Polar Bear Ecology and Management in Hudson Bay in the Face of Climate Change

  • E. PeacockEmail author
  • A. E. Derocher
  • N. J. Lunn
  • M. E. Obbard


Hudson Bay, Canada has been a region of intensive research on polar bear population ecology dating back to the late 1960s. Although the impacts of climate change on sea ice habitat throughout the circumpolar range of the species is of concern, Hudson Bay is the only region where the duration of sea ice cover has been linked empirically with declines in a suite of parameters: polar bear body condition; individual survival; natality; and population size. Research in Hudson Bay has also focused on contaminants in polar bear tissues, population genetics, behaviour and denning, as well as predator-prey interactions. These decades of research in Hudson Bay provide important baseline information with which to monitor the rate and extent of the impact of climate change on polar bear ecology. Climate change has already become a critical issue for polar bear management in the region; human–bear conflicts in Nunavut have increased, which had been an explicit prediction of an effect of climate change. In addition, relative to polar bear numbers in the early 1960s – before government-based harvest management – polar bear abundance has also increased. The recent empirical data demonstrating a decline in the Western Hudson Bay polar bear subpopulation has been interpreted as incongruous with observations of respected Inuit elders of the marked increase in polar bears from historical numbers, catalyzing divergent views on polar bear management. Lastly, should the duration of the ice-free season continue to increase, industrial shipping and future mining and oil and gas developments will affect polar bears in the region in ways that are not well understood. We review current knowledge of polar bear ecology in Hudson Bay, as it relates to climate change, and present an overview of future research needs and management challenges.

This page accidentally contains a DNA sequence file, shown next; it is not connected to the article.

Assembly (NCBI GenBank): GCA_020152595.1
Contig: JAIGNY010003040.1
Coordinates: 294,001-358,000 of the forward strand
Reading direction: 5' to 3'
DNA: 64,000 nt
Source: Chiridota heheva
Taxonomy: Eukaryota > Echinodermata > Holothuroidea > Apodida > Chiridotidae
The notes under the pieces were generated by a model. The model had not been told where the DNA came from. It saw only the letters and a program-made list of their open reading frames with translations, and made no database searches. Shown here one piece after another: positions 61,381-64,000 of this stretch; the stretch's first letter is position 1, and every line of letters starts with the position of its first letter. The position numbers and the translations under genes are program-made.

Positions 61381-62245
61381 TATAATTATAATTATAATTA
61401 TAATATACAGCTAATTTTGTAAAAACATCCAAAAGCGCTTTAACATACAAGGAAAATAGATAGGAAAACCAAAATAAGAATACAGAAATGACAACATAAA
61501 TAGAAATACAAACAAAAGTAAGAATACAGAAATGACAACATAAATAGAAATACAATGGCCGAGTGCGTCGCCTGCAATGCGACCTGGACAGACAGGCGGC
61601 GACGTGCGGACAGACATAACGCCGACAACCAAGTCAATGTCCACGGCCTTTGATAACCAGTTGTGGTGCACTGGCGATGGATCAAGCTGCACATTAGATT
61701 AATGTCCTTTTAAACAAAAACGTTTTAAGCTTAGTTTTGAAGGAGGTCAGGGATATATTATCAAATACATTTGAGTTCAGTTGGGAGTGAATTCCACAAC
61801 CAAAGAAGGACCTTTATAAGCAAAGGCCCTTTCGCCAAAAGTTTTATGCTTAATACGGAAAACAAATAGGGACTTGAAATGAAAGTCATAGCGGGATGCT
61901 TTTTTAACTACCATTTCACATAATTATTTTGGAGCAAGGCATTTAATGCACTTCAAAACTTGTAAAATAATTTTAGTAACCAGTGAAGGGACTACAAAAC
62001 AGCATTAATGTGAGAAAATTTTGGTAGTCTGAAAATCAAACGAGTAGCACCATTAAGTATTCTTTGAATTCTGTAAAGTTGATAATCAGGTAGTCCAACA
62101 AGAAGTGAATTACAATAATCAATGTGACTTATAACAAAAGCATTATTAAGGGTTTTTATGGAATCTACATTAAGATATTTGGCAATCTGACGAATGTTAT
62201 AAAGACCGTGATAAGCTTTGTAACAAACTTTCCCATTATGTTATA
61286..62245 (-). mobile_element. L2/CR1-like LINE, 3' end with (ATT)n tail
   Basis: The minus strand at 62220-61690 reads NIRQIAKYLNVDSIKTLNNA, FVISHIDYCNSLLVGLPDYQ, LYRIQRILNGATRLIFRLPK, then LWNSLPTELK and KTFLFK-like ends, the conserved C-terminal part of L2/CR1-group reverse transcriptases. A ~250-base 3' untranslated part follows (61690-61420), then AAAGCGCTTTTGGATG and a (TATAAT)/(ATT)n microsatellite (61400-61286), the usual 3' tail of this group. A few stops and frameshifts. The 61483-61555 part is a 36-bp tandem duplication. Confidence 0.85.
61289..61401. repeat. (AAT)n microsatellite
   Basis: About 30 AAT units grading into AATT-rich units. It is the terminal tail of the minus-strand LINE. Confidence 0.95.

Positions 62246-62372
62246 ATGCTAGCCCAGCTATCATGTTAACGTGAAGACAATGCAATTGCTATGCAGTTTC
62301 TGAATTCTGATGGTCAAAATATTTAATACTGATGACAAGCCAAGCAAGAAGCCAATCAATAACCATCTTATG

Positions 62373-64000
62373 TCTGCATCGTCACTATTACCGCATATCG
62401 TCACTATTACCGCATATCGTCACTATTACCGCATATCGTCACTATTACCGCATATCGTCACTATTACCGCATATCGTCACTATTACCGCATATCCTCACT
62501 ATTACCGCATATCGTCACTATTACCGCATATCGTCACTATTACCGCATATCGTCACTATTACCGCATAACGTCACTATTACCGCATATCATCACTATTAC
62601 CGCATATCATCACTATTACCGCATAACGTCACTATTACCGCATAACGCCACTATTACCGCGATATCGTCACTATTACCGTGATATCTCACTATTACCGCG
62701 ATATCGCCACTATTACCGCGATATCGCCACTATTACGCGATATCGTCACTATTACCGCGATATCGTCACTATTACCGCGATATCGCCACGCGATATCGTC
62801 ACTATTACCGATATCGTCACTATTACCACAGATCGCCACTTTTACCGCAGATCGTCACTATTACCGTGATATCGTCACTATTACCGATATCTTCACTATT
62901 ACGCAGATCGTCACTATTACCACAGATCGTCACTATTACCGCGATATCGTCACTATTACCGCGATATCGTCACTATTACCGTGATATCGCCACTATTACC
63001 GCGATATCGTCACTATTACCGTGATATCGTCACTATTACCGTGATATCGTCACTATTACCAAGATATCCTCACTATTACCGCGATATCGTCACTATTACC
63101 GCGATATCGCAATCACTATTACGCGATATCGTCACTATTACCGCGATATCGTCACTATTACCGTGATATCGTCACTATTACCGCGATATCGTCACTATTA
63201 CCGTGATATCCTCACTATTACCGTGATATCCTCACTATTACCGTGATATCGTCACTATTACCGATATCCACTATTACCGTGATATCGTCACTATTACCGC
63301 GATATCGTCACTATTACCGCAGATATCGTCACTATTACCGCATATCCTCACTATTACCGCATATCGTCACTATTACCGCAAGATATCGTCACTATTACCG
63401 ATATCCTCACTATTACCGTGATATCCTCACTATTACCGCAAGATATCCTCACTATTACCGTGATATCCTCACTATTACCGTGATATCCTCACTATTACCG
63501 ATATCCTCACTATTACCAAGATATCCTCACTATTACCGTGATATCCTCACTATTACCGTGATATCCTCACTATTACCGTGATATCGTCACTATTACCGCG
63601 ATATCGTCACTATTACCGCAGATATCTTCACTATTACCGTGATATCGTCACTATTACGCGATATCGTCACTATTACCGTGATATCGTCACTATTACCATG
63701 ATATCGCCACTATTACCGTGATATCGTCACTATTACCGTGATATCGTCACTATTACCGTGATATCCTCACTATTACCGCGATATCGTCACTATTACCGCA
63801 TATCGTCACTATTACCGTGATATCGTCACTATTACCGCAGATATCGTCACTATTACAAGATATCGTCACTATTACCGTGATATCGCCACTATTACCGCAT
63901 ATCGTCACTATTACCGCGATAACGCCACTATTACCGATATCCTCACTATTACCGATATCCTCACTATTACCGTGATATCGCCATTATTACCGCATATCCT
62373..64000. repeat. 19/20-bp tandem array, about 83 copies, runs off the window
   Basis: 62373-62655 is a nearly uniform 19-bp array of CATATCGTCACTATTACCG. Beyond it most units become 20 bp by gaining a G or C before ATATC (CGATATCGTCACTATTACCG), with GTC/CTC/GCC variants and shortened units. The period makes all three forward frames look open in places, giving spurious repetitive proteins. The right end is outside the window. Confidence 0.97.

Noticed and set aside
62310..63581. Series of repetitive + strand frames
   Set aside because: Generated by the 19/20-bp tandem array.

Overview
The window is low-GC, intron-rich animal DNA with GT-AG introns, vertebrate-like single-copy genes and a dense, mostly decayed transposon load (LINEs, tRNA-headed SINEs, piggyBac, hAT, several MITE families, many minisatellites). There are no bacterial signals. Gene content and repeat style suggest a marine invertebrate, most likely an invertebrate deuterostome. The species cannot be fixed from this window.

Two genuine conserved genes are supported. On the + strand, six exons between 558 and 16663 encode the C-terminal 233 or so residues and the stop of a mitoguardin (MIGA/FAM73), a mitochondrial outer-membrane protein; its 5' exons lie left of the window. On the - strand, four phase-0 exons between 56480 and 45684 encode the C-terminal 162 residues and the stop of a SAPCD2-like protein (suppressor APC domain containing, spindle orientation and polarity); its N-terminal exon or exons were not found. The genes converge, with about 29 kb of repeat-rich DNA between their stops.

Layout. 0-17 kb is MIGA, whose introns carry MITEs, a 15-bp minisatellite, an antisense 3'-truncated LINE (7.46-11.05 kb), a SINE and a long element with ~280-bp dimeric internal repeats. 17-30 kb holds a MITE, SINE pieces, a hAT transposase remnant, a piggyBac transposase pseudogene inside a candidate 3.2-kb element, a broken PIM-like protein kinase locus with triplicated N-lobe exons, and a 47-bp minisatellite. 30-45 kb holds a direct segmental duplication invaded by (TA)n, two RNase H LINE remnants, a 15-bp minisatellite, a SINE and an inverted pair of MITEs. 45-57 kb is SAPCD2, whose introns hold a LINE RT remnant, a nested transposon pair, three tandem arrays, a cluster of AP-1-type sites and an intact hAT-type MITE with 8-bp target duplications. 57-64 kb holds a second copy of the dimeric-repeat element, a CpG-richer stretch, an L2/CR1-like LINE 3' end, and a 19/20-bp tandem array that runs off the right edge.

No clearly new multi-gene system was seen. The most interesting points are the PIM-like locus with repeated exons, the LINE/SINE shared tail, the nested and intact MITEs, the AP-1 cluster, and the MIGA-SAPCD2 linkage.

Polar bear Hudson Bay Climate change Harvest management Human-bear interactions Denning Protected areas Shipping Tourism 


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Copyright information

© Springer Science+Business Media B.V. 2010

Authors and Affiliations

  • E. Peacock
    • 1
    Email author
  • A. E. Derocher
  • N. J. Lunn
  • M. E. Obbard
  1. 1.Wildlife Research Section, Department of EnvironmentGovernment of NunavutIgloolikCanada

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